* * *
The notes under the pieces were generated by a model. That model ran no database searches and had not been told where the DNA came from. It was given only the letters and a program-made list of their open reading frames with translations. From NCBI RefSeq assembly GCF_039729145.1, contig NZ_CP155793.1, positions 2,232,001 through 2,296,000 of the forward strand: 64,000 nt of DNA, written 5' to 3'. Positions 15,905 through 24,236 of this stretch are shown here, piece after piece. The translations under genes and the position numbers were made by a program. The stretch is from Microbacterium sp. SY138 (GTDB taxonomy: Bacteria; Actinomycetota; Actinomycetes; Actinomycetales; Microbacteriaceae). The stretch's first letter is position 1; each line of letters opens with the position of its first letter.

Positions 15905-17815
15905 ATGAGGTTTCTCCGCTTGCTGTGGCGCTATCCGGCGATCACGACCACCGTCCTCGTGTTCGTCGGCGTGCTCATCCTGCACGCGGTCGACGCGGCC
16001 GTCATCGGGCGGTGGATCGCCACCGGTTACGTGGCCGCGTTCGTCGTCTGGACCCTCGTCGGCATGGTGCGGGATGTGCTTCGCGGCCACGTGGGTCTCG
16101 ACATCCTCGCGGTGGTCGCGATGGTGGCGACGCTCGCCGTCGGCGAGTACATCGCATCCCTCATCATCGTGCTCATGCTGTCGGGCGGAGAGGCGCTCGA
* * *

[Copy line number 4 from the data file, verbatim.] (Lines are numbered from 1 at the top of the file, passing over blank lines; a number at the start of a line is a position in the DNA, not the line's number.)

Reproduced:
16001 GTCATCGGGCGGTGGATCGCCACCGGTTACGTGGCCGCGTTCGTCGTCTGGACCCTCGTCGGCATGGTGCGGGATGTGCTTCGCGGCCACGTGGGTCTCG